I'm wondering if sawdust is molecularly related to certain white powders that shall remain un-named but are known for being highly addictive  :P :P  :D :D  There really is just something amazing about taking a chainsaw and turning a log into lumber, or dropping a tree.
Funny side note, did my laundry this morning and turned my socks out only to have a pile of man glitter fall on the floor  ;D ;D Guess I'm going to have to start shaking my clothes outside.
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Re: Manjisann's Chainsaw Milling Adventures
« Reply #48 on: November 04, 2019, 01:23:34 PM »
I edged the boards (that's what it called when you cut the bark and such off so they are more or less square?) this morning using my little circular saw on one side then the table saw for the other



It's a good little cordless saw but the batteries that come with it and drills just don't have much power to them and I'm not at a point where I want to consider getting a couple of the bigger capacity batteries due to the cost  :o :o  So I will now have to cut at least 2 sides with the chainsaw so I can run the board through my table saw. 

I was able to get two nice 10" wide boards this time. But one of the narrower boards had some serious defects in it (you can see it in the above pic) so that one will end up being cut shorter once it dries. I left it long so I could sticker it with the rest. Can you tell the pile is growing  ;D ;D



I did take Doc's advice and have been sealing the ends. I have a bunch of parfin wax I melt in a paint can and then coat the board ends with that. I'm sure achor seal or one of the other products is a bit easier to work with but it's a bit to spendy for my shoestring budget right now and I can get the wax pretty cheap at the local hobby store in the candle making aisle. 



I'm thinking I need to put a 2x4 as the bottom sticker as the one I currently have is cupping a bit due to the ratchet strap pressure and I'd hate to have the board cup because of it. What size stickers would you guys suggest and how far apart?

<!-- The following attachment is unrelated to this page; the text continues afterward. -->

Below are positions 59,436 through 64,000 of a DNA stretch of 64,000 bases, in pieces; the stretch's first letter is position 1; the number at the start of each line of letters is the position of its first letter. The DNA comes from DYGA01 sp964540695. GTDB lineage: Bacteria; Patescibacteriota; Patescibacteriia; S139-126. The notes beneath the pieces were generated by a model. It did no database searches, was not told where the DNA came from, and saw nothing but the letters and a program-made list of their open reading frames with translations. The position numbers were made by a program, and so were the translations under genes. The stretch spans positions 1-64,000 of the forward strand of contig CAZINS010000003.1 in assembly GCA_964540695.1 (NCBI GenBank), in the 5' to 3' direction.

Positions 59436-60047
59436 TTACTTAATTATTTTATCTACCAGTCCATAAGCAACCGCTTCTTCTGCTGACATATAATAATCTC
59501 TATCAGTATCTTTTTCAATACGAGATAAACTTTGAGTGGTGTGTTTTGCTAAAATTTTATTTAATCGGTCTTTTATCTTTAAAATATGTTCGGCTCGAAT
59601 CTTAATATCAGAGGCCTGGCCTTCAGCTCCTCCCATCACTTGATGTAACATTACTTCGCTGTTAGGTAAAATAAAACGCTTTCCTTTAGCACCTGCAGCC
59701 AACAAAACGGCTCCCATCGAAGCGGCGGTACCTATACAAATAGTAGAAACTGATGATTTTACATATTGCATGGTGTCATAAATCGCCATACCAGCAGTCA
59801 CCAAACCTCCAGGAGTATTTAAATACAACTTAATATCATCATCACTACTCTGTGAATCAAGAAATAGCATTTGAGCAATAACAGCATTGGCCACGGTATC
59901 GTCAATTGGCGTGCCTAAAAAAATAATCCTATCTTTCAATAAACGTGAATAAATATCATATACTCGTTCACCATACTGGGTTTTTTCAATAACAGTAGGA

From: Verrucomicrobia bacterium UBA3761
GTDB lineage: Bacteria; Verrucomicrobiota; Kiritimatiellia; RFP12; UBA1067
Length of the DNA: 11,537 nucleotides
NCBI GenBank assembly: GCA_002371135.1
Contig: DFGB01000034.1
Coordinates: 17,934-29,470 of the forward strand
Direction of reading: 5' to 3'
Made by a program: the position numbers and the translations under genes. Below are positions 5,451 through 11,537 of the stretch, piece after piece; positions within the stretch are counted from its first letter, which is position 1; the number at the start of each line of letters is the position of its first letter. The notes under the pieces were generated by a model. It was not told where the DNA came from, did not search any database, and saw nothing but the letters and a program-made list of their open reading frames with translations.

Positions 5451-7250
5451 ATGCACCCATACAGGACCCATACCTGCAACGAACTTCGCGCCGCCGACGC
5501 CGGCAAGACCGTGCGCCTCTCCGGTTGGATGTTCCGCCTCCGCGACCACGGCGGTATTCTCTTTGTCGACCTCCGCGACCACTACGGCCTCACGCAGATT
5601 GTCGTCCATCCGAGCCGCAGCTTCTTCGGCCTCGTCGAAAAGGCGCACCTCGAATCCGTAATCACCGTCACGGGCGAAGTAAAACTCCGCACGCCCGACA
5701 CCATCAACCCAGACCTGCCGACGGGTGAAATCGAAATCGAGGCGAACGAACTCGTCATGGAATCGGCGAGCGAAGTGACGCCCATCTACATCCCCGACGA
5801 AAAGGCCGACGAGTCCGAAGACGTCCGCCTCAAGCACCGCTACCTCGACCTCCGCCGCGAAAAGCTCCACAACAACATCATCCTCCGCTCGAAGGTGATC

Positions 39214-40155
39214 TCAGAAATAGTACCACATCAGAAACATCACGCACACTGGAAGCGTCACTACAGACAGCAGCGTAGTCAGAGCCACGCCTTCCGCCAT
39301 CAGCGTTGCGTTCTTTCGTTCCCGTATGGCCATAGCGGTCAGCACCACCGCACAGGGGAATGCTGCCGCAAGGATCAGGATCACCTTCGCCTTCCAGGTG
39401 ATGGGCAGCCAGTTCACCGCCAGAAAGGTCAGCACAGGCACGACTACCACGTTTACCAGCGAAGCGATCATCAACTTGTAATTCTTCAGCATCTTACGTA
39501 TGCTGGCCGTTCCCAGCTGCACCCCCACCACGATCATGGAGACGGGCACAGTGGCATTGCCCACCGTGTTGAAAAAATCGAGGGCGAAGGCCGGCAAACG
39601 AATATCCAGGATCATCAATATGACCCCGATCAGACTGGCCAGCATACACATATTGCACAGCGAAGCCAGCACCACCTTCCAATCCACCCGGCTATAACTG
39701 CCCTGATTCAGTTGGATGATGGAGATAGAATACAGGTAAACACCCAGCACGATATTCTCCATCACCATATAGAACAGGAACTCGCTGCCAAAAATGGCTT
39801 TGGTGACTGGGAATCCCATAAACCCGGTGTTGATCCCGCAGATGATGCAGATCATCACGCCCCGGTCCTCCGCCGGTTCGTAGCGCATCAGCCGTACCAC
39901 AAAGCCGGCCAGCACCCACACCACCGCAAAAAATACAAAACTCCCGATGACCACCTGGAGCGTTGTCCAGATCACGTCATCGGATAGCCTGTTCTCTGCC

Brandon 


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Re: Manjisann's Chainsaw Milling Adventures
« Reply #49 on: November 04, 2019, 01:42:37 PM »
3/4 thick, 1.5 inches wide.  about every 18 to 20 inches is what I do.  depends on species and thickness.  some double sticker the ends of the piles to reduce end check, but coating the ends is the most important.
timberking B 2000, 277c track loader, PJ 32 foot gooseneck, 1976 F700 state dump truck, JD 850 tractor.  2007 Chevy 3500HD dually, home built log splitter 18 horse 28 gpm with 5 inch cylinder and 32 inch split range with conveyor 12 volt tarp motor

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Re: Manjisann's Chainsaw Milling Adventures
« Reply #50 on: November 04, 2019, 03:28:24 PM »
I have the same DeWalt saw but it came with a 5ahr battery.  I now have 5 - 5ahr, 3 - 4ahr and the original 2 1.5ahr for the drills.  You definitely need the 5's for the saw- shop around for some deals on Amazon for 2-packs.  Also, look on Amazon for some Diablo blades for it.  Slightly thinner profile and WAY sharper.  I got a 5 pack for $30 or so.  They cut so much better and the battery lasts longer because of it.

As far as stickering, I think you should make up (or cut up) some pallets the size you need with the first sticker attached (2x4 on edge?).  Do it in such a way that you can get your ratchet straps under it (through the pallet).  You can then use a hand truck when you need to move them around/out of the way.
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Re: Manjisann's Chainsaw Milling Adventures
« Reply #51 on: November 04, 2019, 07:45:12 PM »
3/4 thick, 1.5 inches wide.  about every 18 to 20 inches is what I do.  depends on species and thickness.  some double sticker the ends of the piles to reduce end check, but coating the ends is the most important.